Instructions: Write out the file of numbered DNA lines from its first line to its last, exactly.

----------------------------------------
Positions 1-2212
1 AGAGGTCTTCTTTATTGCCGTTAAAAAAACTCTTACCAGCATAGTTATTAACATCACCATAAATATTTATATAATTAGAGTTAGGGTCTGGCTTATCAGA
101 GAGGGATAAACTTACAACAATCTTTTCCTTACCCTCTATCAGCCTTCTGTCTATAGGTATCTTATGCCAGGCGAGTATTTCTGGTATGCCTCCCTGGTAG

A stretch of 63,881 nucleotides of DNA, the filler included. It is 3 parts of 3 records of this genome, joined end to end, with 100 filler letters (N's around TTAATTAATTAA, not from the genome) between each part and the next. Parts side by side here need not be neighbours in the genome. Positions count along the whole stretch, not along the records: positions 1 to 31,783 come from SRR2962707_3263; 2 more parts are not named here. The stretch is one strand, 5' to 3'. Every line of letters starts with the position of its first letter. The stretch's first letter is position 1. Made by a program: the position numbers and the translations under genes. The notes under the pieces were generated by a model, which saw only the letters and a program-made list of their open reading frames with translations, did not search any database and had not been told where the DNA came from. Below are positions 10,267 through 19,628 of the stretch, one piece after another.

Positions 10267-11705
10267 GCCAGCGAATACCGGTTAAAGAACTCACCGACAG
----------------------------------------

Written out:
Positions 1-2212
1 AGAGGTCTTCTTTATTGCCGTTAAAAAAACTCTTACCAGCATAGTTATTAACATCACCATAAATATTTATATAATTAGAGTTAGGGTCTGGCTTATCAGA
101 GAGGGATAAACTTACAACAATCTTTTCCTTACCCTCTATCAGCCTTCTGTCTATAGGTATCTTATGCCAGGCGAGTATTTCTGGTATGCCTCCCTGGTAG

A stretch of 63,881 nucleotides of DNA, the filler included. It is 3 parts of 3 records of this genome, joined end to end, with 100 filler letters (N's around TTAATTAATTAA, not from the genome) between each part and the next. Parts side by side here need not be neighbours in the genome. Positions count along the whole stretch, not along the records: positions 1 to 31,783 come from SRR2962707_3263; 2 more parts are not named here. The stretch is one strand, 5' to 3'. Every line of letters starts with the position of its first letter. The stretch's first letter is position 1. Made by a program: the position numbers and the translations under genes. The notes under the pieces were generated by a model, which saw only the letters and a program-made list of their open reading frames with translations, did not search any database and had not been told where the DNA came from. Below are positions 10,267 through 19,628 of the stretch, one piece after another.

Positions 10267-11705
10267 GCCAGCGAATACCGGTTAAAGAACTCACCGACAG